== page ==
Pentecost 2020

When the day of Pentecost had come, they were all together in one place.

They were together in their humiliation.
They were together in their grief.
They were together in their rage.
They were together in their humanity.

And suddenly from heaven there came a sound like the rush of a violent wind…

A man bleeding, collapsing on the road.
A woman dying in her own apartment.
A man gasping that he couldn’t breathe.

And at this sound the crowd gathered…

They gathered to grieve.
They gathered to protest.
They gathered to demand.
They gathered to declare their humanity.

Amazed and astonished, [the crowd] asked…

They asked why you deserved this.
They asked for submission to violence.
They asked for time for the process.
They offered… nothing.

…In our own languages we hear them speaking about God’s deeds of power.

God made us children.
God made us adults.
God made us human.
God made us the equal of anyone.

All were amazed and perplexed, saying to one another, “What does this mean?”

Do you have to ask?
If you have to ask,
how can you know?

But others sneered.

Oh, yes. We have heard this before.

But Peter… raised his voice and addressed them, “…This is what was spoken through the prophet Joel: ‘I will pour out my Spirit upon all flesh, and your sons and your daughters shall prophesy…'”

We will declare the justice of the Creator.
We will declare the injuries of the Created.
We will demand the justice of the order.
We will defy the structures of the racists.

May everyone who calls on the name of the LORD be saved.

A poem/prayer based on Acts 2:1-21, the Revised Common Lectionary First Reading for Year A, Pentecost Sunday.

The image is “Pentecost” by JESUS MAFA. Used by permission under Creative Commons Attribution/Noncommercial/ShareAlike 3.0 license.

Grant to Her

She just wants a home without gunfire.
She just wants a home without force.
She just wants a home without war at the door.
She just wants a home without war beneath the roof…

Grant to her justice, O God.
Grant to her justice
with the speed of the unjust judge.
Grant to her justice, O God,
for she waits.

A poem/prayer based on Luke 18:1-8, the Revised Common Lectionary Second reading for Year C, Proper 24.

The image is a section of a 19th century composition “The Parable of the Unjust Judge” found in the Palace of Facets, Moscow. Public Domain.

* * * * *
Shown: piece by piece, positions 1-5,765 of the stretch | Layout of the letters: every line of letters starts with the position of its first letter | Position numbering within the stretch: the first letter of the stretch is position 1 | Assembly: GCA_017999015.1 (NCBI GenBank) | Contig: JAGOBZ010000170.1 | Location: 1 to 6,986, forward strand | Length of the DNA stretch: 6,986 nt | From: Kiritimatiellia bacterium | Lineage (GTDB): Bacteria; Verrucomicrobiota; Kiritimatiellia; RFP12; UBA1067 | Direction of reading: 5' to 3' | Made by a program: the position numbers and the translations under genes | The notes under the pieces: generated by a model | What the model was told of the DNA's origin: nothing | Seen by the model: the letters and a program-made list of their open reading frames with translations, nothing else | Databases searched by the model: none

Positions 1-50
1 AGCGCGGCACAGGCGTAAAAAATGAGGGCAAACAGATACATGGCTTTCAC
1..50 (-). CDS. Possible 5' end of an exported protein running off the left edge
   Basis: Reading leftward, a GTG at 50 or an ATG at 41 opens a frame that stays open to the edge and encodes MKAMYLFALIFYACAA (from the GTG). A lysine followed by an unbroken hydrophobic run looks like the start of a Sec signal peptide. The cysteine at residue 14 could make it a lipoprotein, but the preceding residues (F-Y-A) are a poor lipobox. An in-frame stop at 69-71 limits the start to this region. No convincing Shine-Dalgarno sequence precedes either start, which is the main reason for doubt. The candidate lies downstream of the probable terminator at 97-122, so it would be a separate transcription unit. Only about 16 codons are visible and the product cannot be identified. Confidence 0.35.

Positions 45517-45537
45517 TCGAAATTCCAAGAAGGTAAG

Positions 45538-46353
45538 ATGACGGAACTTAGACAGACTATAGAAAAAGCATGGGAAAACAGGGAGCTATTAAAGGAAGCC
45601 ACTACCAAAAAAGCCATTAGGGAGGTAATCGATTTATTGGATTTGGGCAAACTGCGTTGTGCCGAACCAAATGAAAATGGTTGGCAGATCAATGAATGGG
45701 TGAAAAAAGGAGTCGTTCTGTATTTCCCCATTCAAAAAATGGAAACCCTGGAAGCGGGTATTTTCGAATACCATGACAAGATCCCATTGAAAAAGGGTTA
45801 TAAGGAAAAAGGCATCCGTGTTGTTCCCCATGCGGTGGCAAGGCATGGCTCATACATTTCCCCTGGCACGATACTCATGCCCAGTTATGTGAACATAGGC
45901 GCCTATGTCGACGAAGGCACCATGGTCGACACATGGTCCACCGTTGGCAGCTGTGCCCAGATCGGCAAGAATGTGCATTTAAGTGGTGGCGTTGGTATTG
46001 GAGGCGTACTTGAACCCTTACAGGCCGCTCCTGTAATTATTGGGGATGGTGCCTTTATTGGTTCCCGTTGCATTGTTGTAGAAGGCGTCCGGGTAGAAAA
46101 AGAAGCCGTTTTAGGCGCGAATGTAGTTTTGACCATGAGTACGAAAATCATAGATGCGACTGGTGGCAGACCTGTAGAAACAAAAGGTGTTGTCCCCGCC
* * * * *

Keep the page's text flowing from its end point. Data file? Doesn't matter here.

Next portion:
Mary’s Prayer

O Jesus, I can hear
the clatter of the crockery,
the puffing of the bellows,
the swirling of the aprons.

O Jesus, I can hear
the half-resentful voice
my sister raised to you;
I hear her dripping sweat.

And Jesus, I can hear the wailing
children, crying refugees,
groaning sufferers, weeping
hungry seekers after justice.

And Jesus, I can hear the silence:
Silence of the powerful.
Silence of the privileged.
Silence of the unjust judges.

What I strain to hear, sweet Jesus,
is your voice. I long to hear
the words of comfort, words of
challenge, words of love.

I long to hear the words
that will unbreak my heart
and melt it into Martha’s,
love showering in tears.

Hold me, Martha, as we weep
together for these words of hope.
I’ll tune my ears to hear your voice
declare your faith in life renewed.

A poem/prayer based on Luke 10:38-42, the Revised Common Lectionary alternate first reading for Year C, Proper 11.

The image is Russian; I regret that I cannot translate the attribution that follows: By Владимир Шелгунов – фотографии переданы представителем ИППО, CC BY-SA 3.0, https://commons.wikimedia.org/w/index.php?curid=33504499

Tumbled

The Conversion of Saint Paul by Caravaggio

Strike me down, Jesus.
Strike me from my certainty.
Strike me from my patriarchy.
Strike me from my privilege.

Strike me down.

Strike me down, Jesus.
Strike me from my violence.
Strike me from my power.
Strike me from my rectitude.

Strike me down.

In the dust of the road,
With my eyes full of tears,
With my pride in its ashes:
Demand justice of me.

Strike me down.

A poem/prayer based on Acts 9:1-20, the Revised Common Lectionary first reading for Year C, Third Sunday of Easter.

The image is Conversione de San Paulo by Caravaggio,
Church of Santa Maria del Popolo, Rome. Photo by Alvesgaspar – Own work, CC BY-SA 4.0,
https://commons.wikimedia.org/w/index.php?curid=44143233.

Holy Week 2019: Good Friday

He was oppressed, and he was afflicted,
yet he did not open his mouth;
like a lamb that is led to the slaughter,
and like a sheep that before its shearers is silent,
so he did not open his mouth.
By a perversion of justice he was taken away.
– Isaiah 53:7-8a

Then Jesus said, “Father, forgive them; for they do not know what they are doing.”
– Luke 23:34

Silence, Jesus? Excuses, Jesus?
In truth, I want a louder Savior.
I want a firebrand, I want a chief.
I want a voice that echoes from the hills.

I do not want excuses.
I do not want a suffering servant
satisfied with our perverted justice,
consenting with your silence.

For heaven’s sake, shake the heavens!
For earth’s sake, rattle the earth!
For the oppressed’s sake, break the bonds!
For humanity’s sake, do something!

Don’t – don’t – make excuses.
Not for them. Not for us.
Not even – dare I say it?
Don’t make excuses for me.

I do not need excusing, Jesus.
No, I need forgiving.
Excuses will not change the world:
Repentance and forgiveness might.

Suffering Savior, keep your silence:
but do not keep your peace.
We who witness your great love
weep for your peace.

Photo by Eric Anderson